Fashion’s Metaverse Reality Check | BoF

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This article first appeared in The state of the art: technologyan in-depth report published by BoF and McKinsey & Company.

Pioneers in the metaverse have shown that there is a business case for fashion brands to invest in virtual worlds. Admittedly, a fully formed metaverse — consisting of an interconnected, virtual ecosystem that overlaps with or provides an alternative to physical reality — is not yet possible given technological limitations. But the experiments of brands with metaverse principles, such as virtual fashion, extended reality, gaming and non-fungible tokens (NFTs), show the impact that virtual activities can have if marketing and community building tools for fashion† Global spending on virtual assets reached approximately $110 billion in 2021 and is expected to grow at roughly the same rate as the gaming market to be worth approximately $135 billion or more by 2024.

The next frontier for leading brands will be to turn unproven technologies into sustainable revenue streams, effectively separating hype from reality. Over the next two to five years, fashion brands focusing on metaverse innovation and commercialization could generate more than 5 percent of revenue by investing in virtual operations today.

Looking beyond a five-year horizon, some optimistic observers expect virtual worlds to be massively accepted by consumers, giving the fashion industry its biggest opportunity since e-commerce. The bears predict that the hype surrounding the metaverse will fade if technologies fail to live up to expectations or users become reluctant to use virtual spaces as extensively as some business plans expect.

While it is uncertain whether a meaningful number of consumers will develop full-fledged virtual lives and spend most of their time in the metaverse, significant revenue opportunities will emerge for fashion brands.

State of Fashion Technology Report Chart 4.

The pace of adoption will be determined by technological progress, the interoperability between virtual environments and social acceptance. Tech players as well as fashion startups and brands need to develop technologies that help today’s unrefined virtual experiences evolve into mature, immersive realities. Mass consumer adoption can be a major hurdle: 78 percent of people who have already ventured into virtual worlds say they miss physical interaction when doing so.

As a result, many players will likely be reluctant to see evidence of commercialized use cases and tangible ROI before investing. For others looking to take advantage of the commercial opportunities, the greatest near-term income potential lies with virtual assets that can be traded, transferred, or used for payment. We identify two clear use cases for virtual assets with long-term potential:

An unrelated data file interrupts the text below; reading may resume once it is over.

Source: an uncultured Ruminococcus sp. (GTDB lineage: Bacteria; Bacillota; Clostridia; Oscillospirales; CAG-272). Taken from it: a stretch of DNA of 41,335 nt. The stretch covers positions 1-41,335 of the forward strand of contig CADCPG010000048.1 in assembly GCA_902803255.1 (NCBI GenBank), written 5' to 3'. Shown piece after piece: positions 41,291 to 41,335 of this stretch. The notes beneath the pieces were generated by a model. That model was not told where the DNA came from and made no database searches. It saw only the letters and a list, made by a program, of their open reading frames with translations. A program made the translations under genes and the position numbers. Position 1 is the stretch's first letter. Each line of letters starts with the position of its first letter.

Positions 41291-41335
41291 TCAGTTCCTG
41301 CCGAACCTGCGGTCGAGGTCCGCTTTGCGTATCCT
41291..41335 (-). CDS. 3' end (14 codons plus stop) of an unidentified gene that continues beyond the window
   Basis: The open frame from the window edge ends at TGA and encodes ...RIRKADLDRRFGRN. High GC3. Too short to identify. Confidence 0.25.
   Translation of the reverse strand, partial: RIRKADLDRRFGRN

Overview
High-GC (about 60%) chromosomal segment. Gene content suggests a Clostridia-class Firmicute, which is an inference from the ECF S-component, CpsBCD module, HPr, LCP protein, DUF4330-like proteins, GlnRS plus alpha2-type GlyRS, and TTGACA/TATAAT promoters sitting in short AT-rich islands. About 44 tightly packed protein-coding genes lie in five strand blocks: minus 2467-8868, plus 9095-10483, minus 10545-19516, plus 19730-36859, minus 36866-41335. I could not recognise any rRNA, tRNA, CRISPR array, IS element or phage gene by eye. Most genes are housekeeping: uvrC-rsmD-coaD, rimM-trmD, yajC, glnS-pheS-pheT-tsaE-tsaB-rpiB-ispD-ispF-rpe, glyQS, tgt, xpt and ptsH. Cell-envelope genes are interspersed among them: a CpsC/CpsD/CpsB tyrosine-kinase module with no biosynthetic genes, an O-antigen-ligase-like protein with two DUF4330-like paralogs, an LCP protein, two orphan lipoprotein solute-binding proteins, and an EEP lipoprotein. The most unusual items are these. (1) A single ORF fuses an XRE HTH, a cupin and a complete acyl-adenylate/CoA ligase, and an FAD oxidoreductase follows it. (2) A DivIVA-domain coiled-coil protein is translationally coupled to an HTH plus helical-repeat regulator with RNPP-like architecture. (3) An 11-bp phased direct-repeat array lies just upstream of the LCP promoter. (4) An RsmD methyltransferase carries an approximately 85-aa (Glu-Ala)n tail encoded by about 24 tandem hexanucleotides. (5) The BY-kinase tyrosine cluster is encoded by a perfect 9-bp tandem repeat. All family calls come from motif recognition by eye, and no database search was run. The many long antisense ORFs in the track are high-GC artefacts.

AR mode and virtual skins

In virtual spaces and on social media platforms, the appetite for creating and customizing online identities is high: About 70 percent of US consumers from Gen-Z to Gen-X rate their digital identities as “somewhat important” or “very important” . A similar appetite for virtual goods can be found in China, where 70 percent of luxury consumers have bought or will consider buying virtual assets.

Some companies use augmented reality (AR) to allow users to modify photos and videos, and create digital skins to change the look of a user’s avatar. For example, digital fashion start-up DressX, which sells virtual clothing that can be attached to a photo and posted to social media, is partnering with brands like H&M to launch digital collections. Meanwhile, users on online gaming platforms like Roblox regularly update their avatars with new skins, in some cases even daily. The potential earnings from in-game outfits and accessories can be significant. Gucci sold a virtual version of its Dionysus bag for the equivalent of $6 on Roblox, which later led to bids exceeding $4,000 per bag when resold on the second-hand market.

The multi-billion dollar gaming market will continue to provide opportunities for fashion – the gaming skins market could reach $70 billion by 2024, up from $40 billion in 2020. Brands will need to turn to established gaming and platform partners to to push.

Over the next two to five years, fashion brands focusing on metaverse innovation and commercialization could generate more than 5 percent of revenue by investing in virtual operations today.